Jews fled Jerusalem and other parts of Israel to hide in the hills. Life was bad. Food was scarce. The Jewish High Priest was assassinated. Fear gripped the Jewish people. The Greek army desecrated the Temple in Jerusalem, mocking the Jews. Ritual vessels were stolen or destroyed. Sacrifices were made to various Greek idols. The Temple became a place for Greek prostitutes (temple prostitutes) to conduct their business. The Jewish people wept and prayed, crying out for a miracle.

A handful of brothers, now known as the Maccabees, a renegade group of “lawless” priestly Jews, were a thorn in the side of the mighty Greeks. The Maccabees were the fleas on the dog, so to speak. The Maccabees strongest weapon however, was their belief in God’s desire for the Jews to return to their homeland to restore Jerusalem the sanctity of their Temple. Much like David and Goliath, or Samson’s destruction of the Philistines, through a series of miraculous victories and events, the Greeks were driven out of the Temple, and out of Jerusalem. But, that was not the miracle of Chanukah!

Once they had regained their holy Temple in Jerusalem, the Jewish people set about cleaning it up and restoring it to a place of holiness and prayer. A menorah always burned in the Temple but its light had gone out during the Greek occupation. Now the Jews longed to see the light burn once again from this holy place. A menorah was found, but what about the oil to fuel the flame? Only oil that was pressed, bottled and sealed with the High Priest’s stamp could be used in the Temple. People searched and found one vial of oil, enough for one day only. It would take eight days to press enough olives to render new oil pure enough to use in the temple.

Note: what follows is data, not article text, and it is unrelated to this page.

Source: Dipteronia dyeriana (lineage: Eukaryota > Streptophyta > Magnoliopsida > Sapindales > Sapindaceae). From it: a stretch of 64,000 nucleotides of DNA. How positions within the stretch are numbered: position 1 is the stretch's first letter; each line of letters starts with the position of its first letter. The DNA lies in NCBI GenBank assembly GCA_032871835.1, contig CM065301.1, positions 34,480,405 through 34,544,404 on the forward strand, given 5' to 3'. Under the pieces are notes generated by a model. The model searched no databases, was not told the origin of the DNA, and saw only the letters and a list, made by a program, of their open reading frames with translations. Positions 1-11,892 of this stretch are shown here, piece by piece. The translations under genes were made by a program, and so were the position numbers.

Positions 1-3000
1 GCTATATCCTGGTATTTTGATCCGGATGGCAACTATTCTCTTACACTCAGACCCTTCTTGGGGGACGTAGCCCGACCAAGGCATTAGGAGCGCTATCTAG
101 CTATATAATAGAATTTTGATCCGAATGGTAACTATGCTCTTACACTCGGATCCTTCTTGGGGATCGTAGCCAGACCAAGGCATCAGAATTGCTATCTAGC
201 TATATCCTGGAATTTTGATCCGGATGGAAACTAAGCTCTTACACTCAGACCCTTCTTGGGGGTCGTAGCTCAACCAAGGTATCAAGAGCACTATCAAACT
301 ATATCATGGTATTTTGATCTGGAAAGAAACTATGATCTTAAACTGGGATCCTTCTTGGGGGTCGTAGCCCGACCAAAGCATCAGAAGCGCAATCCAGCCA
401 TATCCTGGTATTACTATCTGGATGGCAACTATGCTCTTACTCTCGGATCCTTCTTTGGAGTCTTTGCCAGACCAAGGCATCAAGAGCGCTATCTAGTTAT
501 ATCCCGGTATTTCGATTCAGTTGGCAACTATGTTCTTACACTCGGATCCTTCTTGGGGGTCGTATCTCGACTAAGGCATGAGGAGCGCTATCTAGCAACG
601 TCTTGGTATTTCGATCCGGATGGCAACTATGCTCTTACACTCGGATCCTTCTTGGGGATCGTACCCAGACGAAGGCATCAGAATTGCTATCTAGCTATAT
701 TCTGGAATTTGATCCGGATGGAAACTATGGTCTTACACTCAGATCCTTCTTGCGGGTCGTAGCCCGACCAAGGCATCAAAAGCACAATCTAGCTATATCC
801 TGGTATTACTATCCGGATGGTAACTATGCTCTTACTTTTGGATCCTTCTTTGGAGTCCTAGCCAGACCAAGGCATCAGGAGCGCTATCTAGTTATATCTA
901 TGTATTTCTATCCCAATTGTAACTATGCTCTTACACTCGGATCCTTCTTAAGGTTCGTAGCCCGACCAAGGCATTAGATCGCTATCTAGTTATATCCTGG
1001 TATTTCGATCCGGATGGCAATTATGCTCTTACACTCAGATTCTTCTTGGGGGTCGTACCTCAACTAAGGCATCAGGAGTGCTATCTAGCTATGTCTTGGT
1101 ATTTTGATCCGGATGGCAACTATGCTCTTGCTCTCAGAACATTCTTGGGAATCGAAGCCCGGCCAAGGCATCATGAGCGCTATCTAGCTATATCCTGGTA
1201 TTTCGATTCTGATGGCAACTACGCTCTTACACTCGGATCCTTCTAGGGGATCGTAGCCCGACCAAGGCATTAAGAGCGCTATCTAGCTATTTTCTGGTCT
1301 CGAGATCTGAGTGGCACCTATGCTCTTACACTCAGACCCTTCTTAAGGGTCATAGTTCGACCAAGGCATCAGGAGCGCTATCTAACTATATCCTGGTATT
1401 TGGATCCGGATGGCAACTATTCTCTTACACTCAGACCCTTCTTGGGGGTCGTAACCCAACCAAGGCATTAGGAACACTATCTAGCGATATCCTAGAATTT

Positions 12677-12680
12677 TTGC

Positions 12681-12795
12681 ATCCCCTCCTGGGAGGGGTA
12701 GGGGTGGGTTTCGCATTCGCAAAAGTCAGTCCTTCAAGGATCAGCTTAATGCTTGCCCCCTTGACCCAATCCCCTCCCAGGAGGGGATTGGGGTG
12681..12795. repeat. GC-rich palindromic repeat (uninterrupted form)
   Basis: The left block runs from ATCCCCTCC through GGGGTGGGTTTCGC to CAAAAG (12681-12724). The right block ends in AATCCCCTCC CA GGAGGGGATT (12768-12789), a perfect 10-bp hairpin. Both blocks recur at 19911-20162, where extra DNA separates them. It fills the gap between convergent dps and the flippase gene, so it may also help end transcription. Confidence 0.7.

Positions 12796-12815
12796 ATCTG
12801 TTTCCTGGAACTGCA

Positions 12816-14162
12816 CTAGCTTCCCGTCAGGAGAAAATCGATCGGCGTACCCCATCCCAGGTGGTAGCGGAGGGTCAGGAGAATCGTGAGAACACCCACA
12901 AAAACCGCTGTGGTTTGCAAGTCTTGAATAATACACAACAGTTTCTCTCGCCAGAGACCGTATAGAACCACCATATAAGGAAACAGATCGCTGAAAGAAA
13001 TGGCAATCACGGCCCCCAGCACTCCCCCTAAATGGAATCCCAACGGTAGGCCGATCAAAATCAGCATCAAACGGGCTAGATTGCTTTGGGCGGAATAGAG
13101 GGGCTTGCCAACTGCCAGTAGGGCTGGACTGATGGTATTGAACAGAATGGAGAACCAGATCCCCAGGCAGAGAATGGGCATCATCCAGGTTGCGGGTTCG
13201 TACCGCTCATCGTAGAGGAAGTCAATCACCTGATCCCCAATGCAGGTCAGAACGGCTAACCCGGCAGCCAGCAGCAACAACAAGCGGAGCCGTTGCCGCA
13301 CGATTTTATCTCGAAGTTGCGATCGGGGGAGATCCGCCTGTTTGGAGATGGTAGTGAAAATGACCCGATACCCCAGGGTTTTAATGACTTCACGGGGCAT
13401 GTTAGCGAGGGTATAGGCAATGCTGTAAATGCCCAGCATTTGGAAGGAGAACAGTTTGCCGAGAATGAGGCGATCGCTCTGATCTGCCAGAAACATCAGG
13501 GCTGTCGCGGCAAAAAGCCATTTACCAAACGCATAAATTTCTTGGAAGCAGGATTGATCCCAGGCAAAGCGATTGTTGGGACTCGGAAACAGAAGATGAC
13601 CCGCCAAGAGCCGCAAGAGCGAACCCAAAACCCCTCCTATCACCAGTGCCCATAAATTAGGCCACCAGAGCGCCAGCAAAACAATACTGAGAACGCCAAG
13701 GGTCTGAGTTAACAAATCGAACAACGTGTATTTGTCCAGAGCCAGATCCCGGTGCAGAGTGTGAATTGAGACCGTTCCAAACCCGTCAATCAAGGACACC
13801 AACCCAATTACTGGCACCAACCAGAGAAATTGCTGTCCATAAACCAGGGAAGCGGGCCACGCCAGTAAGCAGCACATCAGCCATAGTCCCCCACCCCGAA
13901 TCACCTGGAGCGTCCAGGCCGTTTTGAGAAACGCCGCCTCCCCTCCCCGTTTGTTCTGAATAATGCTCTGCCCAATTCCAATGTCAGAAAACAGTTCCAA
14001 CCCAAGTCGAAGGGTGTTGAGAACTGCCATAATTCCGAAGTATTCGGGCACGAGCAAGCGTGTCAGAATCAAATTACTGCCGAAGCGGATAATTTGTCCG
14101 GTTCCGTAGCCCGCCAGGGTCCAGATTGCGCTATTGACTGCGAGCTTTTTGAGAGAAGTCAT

The menorah was lit anyway. Even if only for a day. The second day however, the priests returned to the Temple to see that the light still burned bright. A miracle had occurred! The light continue to burn all day and night, and when the priests returned the third day, the light still burned. This continued for eight days at which time fresh oil war was ready for the menorah. Eight nights of light from one day’s worth of oil is the miracle of Chanukah.

The year after these events occurred, the High Priest issued a decree that from that day forward, every year on the 25th of Kislev (the day the miracles occurred), the people would observe the festival of Chanukah to commemorate this momentous event. Since then, rabbeim have studied and expounded on the many miracles of Chanukah, and this minor holiday has become a beloved observance in Jewish families everywhere. Chanukah is the one holiday where we are required to show the Chanukah light to the world as we acknowledge God’s hand in creating miracles and saving the Jewish people from annihilation.

Chag Chanukah Sameach! Happy Chanukah!

It’s Chanukah, Come Light the Menorah. . .

Last night was the first night of Chanukah. Good friends joined us last night to help celebrate this holiday (a minor holiday for Jews, nothing like Christmas for Christians.) Neither Lori nor Heather had ever celebrated Chanukah so I had the privilege of teaching them a little about this special celebration. Richard worked late, but when he got home, we lit the candles and Richard even sang a few bars of a time-honored Chanukah song.